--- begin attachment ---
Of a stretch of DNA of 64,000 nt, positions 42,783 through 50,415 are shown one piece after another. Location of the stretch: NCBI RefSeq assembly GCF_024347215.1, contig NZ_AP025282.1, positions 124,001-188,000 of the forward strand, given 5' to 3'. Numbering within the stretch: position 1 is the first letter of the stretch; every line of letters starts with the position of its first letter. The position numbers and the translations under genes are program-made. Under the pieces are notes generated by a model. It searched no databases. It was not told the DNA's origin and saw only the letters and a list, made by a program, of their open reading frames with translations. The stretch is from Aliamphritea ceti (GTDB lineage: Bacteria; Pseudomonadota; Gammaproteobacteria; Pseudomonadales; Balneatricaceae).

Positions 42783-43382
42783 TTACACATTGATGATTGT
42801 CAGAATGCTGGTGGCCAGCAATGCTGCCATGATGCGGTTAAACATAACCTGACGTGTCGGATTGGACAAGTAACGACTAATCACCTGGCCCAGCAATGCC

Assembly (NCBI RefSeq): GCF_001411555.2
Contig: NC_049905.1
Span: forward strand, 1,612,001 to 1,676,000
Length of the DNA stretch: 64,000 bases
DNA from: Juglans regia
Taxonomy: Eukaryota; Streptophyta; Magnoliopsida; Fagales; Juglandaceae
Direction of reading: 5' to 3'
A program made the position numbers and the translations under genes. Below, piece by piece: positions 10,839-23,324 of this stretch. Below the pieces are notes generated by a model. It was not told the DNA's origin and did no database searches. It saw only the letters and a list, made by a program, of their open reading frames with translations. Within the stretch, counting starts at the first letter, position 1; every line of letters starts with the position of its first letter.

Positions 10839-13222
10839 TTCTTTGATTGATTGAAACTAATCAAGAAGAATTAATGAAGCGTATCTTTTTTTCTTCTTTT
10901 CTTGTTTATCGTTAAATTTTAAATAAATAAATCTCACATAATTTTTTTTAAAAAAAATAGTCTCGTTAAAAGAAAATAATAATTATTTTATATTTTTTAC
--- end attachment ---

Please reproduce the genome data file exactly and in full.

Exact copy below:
Of a stretch of DNA of 64,000 nt, positions 42,783 through 50,415 are shown one piece after another. Location of the stretch: NCBI RefSeq assembly GCF_024347215.1, contig NZ_AP025282.1, positions 124,001-188,000 of the forward strand, given 5' to 3'. Numbering within the stretch: position 1 is the first letter of the stretch; every line of letters starts with the position of its first letter. The position numbers and the translations under genes are program-made. Under the pieces are notes generated by a model. It searched no databases. It was not told the DNA's origin and saw only the letters and a list, made by a program, of their open reading frames with translations. The stretch is from Aliamphritea ceti (GTDB lineage: Bacteria; Pseudomonadota; Gammaproteobacteria; Pseudomonadales; Balneatricaceae).

Positions 42783-43382
42783 TTACACATTGATGATTGT
42801 CAGAATGCTGGTGGCCAGCAATGCTGCCATGATGCGGTTAAACATAACCTGACGTGTCGGATTGGACAAGTAACGACTAATCACCTGGCCCAGCAATGCC

Assembly (NCBI RefSeq): GCF_001411555.2
Contig: NC_049905.1
Span: forward strand, 1,612,001 to 1,676,000
Length of the DNA stretch: 64,000 bases
DNA from: Juglans regia
Taxonomy: Eukaryota; Streptophyta; Magnoliopsida; Fagales; Juglandaceae
Direction of reading: 5' to 3'
A program made the position numbers and the translations under genes. Below, piece by piece: positions 10,839-23,324 of this stretch. Below the pieces are notes generated by a model. It was not told the DNA's origin and did no database searches. It saw only the letters and a list, made by a program, of their open reading frames with translations. Within the stretch, counting starts at the first letter, position 1; every line of letters starts with the position of its first letter.

Positions 10839-13222
10839 TTCTTTGATTGATTGAAACTAATCAAGAAGAATTAATGAAGCGTATCTTTTTTTCTTCTTTT
10901 CTTGTTTATCGTTAAATTTTAAATAAATAAATCTCACATAATTTTTTTTAAAAAAAATAGTCTCGTTAAAAGAAAATAATAATTATTTTATATTTTTTAC